Interview with Teruko Yoshida (former Honolulu Festival Public Relation): Life growing up in Shitamachi
●What nostalgic memories do you recollect most about growing up in shitamachi?
One of my dearest memories is of taking a long walk to a nearby town called Shibamata with my grandma. I used to love to go there, because the Taishakuten Temple is there, and lots of shops and eateries alongside the street leading up to the Temple. It is just like Senso-Ji Temple and Nakamise in Asakusa, only much smaller in scale and a lot homier. I would look forward to eating goodies from the shops.
Some of the fancy restaurants serve delicacies such as eel, carp and some fishes from nearby Edo River, but Shibamata is known for rather simple old-fashioned sweet treats such as kusa dango (mochi mixed with yomogi weed), mitarashi dango (mochi smothered in sweet and salty shoyu sauce) and kudzu mochi (mochi made with kudzu bean flour and covered with roasted soy powder.)
The whole area is lively and exciting with down-to-earth shitamachi style hospitality.
It looked to me as if Taishakuten and the little street celebrated Ennichi every day.
●Would you say that the personalities of Shitamachi families are quite different to those of the regular Tokyoites that you knew?
I think there are distinctive differences between Downtown and Uptown Tokyoites.
The biggest difference is our boundary-less life style as compared to the keep-adequate-distance life style of Uptown, so to say.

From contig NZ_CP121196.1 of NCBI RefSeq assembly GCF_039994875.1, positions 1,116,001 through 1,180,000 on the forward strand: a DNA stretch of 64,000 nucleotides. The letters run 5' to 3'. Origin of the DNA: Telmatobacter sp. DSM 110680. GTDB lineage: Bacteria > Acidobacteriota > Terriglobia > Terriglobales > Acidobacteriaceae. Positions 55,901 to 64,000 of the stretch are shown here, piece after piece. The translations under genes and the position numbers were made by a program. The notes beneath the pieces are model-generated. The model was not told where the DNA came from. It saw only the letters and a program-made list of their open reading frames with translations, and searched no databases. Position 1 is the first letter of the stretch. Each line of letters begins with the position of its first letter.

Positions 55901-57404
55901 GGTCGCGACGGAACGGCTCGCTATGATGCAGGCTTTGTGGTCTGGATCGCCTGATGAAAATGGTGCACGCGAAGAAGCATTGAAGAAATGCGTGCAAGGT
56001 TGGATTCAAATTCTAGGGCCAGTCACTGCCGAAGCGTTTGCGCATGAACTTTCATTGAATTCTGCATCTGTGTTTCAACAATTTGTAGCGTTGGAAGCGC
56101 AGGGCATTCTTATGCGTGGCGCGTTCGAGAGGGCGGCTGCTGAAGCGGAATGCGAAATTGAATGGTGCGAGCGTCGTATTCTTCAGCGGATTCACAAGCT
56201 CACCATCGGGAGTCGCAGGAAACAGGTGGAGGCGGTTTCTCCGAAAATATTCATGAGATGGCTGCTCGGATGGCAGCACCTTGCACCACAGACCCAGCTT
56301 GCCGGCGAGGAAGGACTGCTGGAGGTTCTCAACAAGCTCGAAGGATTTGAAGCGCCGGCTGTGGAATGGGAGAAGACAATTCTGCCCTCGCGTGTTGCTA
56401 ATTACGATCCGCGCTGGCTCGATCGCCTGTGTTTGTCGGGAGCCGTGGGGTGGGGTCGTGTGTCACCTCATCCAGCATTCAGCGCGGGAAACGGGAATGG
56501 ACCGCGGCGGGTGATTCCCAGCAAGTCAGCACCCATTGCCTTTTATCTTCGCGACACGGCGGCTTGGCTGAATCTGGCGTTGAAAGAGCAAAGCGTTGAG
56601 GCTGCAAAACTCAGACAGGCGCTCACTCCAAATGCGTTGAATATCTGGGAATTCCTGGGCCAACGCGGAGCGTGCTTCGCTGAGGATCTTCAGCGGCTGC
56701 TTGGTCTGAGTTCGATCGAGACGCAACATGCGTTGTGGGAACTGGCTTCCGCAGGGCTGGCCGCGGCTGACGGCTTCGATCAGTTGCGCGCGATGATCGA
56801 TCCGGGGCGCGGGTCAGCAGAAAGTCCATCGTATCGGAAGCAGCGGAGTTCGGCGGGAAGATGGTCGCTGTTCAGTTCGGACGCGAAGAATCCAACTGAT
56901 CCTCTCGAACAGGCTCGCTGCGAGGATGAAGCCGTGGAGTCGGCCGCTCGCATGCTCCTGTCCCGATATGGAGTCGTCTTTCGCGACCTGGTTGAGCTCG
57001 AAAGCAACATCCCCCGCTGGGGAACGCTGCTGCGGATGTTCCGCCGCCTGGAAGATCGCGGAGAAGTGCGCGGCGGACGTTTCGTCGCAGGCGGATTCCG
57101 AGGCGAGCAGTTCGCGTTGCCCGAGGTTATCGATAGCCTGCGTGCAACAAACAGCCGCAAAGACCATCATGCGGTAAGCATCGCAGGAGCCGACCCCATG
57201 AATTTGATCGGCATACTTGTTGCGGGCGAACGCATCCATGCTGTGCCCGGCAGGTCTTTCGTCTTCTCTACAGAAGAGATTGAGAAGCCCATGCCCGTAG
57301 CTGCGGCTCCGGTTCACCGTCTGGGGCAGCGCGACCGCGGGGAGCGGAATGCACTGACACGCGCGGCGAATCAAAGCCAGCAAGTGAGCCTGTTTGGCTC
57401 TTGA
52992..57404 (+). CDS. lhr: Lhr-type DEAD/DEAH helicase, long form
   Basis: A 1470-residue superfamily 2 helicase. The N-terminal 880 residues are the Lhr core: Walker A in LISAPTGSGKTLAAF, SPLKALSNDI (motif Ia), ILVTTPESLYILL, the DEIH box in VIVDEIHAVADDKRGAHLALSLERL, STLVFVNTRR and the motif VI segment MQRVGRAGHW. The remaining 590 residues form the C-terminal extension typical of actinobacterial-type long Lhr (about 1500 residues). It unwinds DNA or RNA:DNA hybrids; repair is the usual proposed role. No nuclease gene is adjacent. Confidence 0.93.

As you can grasp a glimpse of the world of Shitamachi though the series of Tora-san movies, our boundary towards our immediate neighbors is pretty loose. Also we are closely knit. Everybody helps everybody, gossips, mourns and rejoices together to the level of almost invading others’ privacy.
●What was your Ennichi like?
My grandma told me that Ennnichi of the Shibamata Taishakuten is held on the day of the Monkey, because the Temple honors the Monkey God. So any other temple has its own Ennichi. It is said that if you go to temple on its Ennichi day to pray, redemption is twice as big.
I don’t know much about Ennichi’s historical and religious background, and it looks to me that Ennichi and festival are virtually the same.
Whether it is Ennichi or festival, I sure was looking forward to go every chance I got. There were a lot of peddlers selling foods hot and cold, such as yakisoba (Fried Noodle), Kakigori (Shave Ice), a variety of games, masks and toys.
My favorite was always Mizuame (sticky candy containing an apricot inside) and cotton candy.
I also loved to play Kingyo Sukui. (A game to scoop a goldfish with thin paper)
I usually wore Yukata (summer kimono) and danced Bon Dance in a circle with my friends and family. It was a lively occasion filled with fun and excitement.
●Did Shibamata become a tourist attraction due to Tora-san’s popularity?
Yes, definitely. Tora-san has been an unlikely ambassador of Shitamachi.
As the Tora-san movie series has ended, Shibamata’s popularity has also started declining. I don’t care whether it is popular or not, Shibamata always lives in my mind as one of my dearest places in Tokyo.